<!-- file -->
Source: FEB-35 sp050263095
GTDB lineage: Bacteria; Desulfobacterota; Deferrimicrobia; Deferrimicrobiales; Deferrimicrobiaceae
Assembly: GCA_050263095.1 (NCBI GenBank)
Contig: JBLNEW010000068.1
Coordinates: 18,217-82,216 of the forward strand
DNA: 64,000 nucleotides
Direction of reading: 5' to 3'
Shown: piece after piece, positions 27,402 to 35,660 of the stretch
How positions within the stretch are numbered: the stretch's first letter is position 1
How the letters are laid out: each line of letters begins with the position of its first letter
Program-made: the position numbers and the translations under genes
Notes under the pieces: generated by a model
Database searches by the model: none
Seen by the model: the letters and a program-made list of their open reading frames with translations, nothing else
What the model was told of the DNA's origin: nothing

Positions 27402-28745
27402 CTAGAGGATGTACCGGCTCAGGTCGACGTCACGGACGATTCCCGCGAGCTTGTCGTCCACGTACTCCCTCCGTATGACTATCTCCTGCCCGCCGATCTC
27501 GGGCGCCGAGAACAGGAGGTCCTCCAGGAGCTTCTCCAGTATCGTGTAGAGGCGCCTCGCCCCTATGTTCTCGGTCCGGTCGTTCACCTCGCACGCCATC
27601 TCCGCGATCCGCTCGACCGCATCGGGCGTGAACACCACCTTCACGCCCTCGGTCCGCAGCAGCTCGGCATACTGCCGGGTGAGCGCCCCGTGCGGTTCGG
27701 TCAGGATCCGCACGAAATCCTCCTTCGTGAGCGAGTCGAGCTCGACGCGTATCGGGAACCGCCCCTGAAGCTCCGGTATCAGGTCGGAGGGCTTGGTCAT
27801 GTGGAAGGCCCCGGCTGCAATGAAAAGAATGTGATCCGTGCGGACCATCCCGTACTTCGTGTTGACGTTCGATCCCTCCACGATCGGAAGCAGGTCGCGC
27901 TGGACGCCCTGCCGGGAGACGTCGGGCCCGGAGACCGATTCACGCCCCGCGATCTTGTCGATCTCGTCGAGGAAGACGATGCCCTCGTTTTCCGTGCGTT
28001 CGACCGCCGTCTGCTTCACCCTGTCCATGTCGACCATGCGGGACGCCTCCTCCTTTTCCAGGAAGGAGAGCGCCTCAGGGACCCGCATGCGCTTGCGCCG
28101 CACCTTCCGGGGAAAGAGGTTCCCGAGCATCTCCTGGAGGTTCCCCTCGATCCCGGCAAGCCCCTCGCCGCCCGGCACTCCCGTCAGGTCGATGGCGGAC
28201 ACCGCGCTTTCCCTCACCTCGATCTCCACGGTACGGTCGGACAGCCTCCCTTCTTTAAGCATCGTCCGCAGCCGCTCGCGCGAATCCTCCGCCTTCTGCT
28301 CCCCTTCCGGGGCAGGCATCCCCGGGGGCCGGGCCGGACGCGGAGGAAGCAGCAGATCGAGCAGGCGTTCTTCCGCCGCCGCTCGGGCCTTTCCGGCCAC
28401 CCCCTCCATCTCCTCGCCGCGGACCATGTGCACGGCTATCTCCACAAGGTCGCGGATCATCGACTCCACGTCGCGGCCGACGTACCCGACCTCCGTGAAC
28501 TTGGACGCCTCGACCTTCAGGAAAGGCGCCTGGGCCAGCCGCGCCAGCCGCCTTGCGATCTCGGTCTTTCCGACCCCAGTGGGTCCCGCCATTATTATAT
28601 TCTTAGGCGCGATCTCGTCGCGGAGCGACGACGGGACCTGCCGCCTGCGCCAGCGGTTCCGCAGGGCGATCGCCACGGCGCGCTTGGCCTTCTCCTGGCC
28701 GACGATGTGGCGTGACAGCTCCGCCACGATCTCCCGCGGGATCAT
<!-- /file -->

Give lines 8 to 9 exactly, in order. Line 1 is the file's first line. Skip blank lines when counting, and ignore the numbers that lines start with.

Shown: piece after piece, positions 27,402 to 35,660 of the stretch
How positions within the stretch are numbered: the stretch's first letter is position 1